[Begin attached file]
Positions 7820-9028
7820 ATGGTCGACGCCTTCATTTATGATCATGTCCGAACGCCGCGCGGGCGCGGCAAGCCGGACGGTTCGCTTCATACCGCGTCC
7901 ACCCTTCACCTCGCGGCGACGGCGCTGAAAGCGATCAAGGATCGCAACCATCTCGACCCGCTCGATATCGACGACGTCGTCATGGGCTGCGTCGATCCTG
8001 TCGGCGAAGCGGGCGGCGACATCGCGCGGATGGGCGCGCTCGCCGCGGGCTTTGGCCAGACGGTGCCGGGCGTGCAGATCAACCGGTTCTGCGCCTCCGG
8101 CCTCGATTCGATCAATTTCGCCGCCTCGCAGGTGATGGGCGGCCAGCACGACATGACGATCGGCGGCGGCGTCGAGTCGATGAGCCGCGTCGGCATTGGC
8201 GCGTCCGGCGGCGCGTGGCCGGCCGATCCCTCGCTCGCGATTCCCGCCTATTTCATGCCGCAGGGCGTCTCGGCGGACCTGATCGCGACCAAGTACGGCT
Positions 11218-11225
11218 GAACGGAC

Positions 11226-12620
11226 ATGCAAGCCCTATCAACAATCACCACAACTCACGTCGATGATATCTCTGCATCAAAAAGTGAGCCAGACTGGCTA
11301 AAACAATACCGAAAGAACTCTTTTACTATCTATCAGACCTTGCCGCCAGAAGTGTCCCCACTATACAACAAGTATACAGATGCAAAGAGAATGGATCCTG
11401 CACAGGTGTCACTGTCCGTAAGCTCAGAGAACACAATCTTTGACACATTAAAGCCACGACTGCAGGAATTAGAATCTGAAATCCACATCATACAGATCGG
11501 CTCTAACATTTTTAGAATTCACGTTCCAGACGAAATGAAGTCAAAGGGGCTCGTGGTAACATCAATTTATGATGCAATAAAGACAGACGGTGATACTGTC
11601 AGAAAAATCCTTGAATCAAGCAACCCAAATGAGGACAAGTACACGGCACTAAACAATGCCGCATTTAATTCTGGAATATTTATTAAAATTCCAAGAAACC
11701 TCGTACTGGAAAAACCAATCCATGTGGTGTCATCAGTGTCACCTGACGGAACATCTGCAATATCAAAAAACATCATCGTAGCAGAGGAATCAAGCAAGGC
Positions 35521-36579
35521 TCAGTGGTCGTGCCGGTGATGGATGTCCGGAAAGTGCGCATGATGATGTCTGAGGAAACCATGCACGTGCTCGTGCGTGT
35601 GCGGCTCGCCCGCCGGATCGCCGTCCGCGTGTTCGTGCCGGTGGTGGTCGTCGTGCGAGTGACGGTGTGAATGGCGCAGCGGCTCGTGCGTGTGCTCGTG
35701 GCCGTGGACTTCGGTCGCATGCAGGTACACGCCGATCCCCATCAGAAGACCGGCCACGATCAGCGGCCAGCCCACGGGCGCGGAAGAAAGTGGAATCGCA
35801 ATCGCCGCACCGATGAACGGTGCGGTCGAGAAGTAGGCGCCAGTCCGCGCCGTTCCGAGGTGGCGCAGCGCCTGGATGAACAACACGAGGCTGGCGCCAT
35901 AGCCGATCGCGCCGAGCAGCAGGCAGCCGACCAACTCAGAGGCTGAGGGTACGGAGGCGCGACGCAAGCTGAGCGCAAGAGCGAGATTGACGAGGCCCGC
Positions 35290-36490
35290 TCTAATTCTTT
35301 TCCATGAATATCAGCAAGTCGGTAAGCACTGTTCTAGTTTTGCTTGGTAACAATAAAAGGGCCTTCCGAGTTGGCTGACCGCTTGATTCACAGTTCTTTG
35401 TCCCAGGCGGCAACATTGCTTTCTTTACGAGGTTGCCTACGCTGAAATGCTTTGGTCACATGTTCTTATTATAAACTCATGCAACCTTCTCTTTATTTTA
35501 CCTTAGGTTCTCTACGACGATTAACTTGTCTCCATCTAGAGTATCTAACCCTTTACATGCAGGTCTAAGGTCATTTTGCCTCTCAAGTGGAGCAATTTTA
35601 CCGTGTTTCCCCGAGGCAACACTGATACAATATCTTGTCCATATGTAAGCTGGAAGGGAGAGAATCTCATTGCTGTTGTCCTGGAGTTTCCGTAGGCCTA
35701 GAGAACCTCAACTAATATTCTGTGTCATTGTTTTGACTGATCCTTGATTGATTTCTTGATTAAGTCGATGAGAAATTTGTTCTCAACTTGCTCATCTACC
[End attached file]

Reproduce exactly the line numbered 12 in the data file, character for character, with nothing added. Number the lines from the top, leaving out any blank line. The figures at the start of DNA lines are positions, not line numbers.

11401 CACAGGTGTCACTGTCCGTAAGCTCAGAGAACACAATCTTTGACACATTAAAGCCACGACTGCAGGAATTAGAATCTGAAATCCACATCATACAGATCGG